On the other hand, by entry 9 of Schedule I of the Combination Regulation, an intra-group merger/merger is exempt from notification requirements if the following two criteria are met: (i) both parties to the merger/merger belong to a variant of the “group “6; and (ii) the merger/combination does not result in a change from “joint control” to “sole control” (Item 9).
Obviously, the requirements of points 8 and 9 of the combined regulation are distinct from each other. While point 8 is strictly inapplicable if the target, after the acquisition, would be controlled by more than one group, under point 9, an intragroup exemption remains applicable to the two targets controlled alone and jointly – as long as it is not there is no change in the nature of the control.
The following section breaks down this key distinction and explains the implications of the constructs in points 8 and 9.
Understand the dichotomy
To better understand the difference in requirement under Items 8 and 9, readers should first familiarize themselves with the idea of ”control” from the perspective of Indian competition law.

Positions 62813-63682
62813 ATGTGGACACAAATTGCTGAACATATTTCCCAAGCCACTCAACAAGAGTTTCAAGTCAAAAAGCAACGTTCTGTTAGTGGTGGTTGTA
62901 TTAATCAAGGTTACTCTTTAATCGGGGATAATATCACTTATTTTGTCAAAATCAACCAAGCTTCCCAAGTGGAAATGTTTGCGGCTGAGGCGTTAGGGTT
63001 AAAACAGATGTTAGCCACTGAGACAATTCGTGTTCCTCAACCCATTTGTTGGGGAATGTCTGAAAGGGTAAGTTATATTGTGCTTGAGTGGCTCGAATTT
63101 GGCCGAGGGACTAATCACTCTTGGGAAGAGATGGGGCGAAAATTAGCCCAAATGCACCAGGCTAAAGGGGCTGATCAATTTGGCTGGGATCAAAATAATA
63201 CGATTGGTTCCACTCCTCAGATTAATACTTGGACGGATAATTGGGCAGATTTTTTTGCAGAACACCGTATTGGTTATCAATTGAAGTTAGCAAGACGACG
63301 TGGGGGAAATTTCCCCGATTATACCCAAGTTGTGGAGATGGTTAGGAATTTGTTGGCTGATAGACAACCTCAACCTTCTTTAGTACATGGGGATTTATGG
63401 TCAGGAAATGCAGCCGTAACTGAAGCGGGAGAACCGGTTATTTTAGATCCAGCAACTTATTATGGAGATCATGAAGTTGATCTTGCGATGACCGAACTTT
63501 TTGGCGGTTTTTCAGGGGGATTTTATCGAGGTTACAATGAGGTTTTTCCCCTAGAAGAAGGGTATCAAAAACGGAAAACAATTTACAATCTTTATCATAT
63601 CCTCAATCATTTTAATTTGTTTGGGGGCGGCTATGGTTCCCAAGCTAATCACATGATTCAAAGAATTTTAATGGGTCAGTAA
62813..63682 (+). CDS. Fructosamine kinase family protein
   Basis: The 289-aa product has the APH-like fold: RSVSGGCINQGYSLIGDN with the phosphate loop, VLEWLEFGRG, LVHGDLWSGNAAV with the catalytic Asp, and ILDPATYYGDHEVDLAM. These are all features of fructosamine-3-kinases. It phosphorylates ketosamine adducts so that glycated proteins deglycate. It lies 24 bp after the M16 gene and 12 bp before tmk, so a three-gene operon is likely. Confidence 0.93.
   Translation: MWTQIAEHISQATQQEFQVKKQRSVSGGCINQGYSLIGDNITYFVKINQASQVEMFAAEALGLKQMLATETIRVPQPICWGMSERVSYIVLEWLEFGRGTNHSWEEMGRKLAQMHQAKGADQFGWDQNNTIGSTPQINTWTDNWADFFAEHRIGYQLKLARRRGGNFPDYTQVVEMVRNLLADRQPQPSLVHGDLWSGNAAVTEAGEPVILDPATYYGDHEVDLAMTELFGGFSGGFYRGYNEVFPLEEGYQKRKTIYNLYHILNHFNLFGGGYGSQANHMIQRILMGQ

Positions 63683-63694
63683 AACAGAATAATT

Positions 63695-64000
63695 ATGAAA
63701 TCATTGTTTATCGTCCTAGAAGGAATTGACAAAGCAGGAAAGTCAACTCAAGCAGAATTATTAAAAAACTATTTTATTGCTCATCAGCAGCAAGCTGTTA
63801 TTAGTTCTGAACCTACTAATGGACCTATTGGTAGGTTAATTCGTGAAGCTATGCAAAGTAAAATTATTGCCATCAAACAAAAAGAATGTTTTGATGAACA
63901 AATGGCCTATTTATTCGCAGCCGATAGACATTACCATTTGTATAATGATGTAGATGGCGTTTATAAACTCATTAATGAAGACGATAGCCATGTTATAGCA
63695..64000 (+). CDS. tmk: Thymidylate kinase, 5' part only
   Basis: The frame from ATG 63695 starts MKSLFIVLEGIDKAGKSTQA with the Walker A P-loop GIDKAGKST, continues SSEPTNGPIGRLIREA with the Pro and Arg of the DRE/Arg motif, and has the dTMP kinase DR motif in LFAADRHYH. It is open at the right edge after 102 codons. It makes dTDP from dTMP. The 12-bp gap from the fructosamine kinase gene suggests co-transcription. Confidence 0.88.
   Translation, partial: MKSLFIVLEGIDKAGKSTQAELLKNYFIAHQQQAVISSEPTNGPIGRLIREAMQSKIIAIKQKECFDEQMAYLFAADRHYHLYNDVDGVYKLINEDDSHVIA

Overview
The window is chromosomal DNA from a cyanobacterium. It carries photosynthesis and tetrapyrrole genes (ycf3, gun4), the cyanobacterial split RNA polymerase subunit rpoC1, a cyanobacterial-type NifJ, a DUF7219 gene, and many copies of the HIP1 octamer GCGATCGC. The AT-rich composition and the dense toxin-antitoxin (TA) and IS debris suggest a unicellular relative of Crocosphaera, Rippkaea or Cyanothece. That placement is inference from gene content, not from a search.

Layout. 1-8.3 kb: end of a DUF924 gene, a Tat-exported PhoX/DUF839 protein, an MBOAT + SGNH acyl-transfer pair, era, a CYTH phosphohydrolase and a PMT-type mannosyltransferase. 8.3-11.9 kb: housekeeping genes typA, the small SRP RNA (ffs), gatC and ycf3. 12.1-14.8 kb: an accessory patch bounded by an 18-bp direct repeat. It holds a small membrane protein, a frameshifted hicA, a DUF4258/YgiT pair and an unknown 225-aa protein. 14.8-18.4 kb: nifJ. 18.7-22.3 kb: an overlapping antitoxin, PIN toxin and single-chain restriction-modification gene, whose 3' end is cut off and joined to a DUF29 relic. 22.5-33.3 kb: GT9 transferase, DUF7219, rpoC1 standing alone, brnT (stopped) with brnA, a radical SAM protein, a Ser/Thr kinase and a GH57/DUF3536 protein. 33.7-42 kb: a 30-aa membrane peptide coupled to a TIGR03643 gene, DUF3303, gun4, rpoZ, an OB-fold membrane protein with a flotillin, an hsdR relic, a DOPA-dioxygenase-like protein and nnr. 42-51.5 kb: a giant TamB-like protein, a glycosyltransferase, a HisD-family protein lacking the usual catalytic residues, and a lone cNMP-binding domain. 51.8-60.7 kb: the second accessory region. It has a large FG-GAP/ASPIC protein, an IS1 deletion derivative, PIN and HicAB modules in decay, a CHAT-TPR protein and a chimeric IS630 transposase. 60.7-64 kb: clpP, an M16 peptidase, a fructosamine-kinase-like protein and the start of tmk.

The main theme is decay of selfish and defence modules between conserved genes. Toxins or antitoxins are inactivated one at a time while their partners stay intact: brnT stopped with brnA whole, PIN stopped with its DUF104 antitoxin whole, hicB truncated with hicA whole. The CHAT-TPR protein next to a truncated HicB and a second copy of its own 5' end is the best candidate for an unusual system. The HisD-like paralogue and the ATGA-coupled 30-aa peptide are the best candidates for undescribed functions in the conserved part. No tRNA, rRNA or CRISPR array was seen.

“Control” in Indian competition law is a vague concept that is used to capture even the smallest degree of influence that one company can exercise over another company. For context, an illustrative list of “control rights” identified in the ICC decision includes affirmative rights relating to starting a new line of business, the right to appoint an observer, detailed information rights not available to ordinary shareholders, rights relating to amendments to charter documents, etc.
Having stated the above, we return to the assessment of the implication of the distinction between point 8 and point 9.
Point 8 is inapplicable in the event that the target is jointly controlled by another group, to which the acquirer does not belong. At first glance, the requirement may not seem prohibitive. But let’s take for example a target “X” with a diversified shareholding structure. The main shareholding of “X” (for example, 70%) belongs to the promoting group/family. However, the remaining shareholding of “X” is distributed among private equity investors who simply enjoy certain investor protection “control” rights (such as the right to an observer seat) in “X” or certain selective veto rights relating to the absence of modification of the charter documents or entry into a new sector of activity, etc.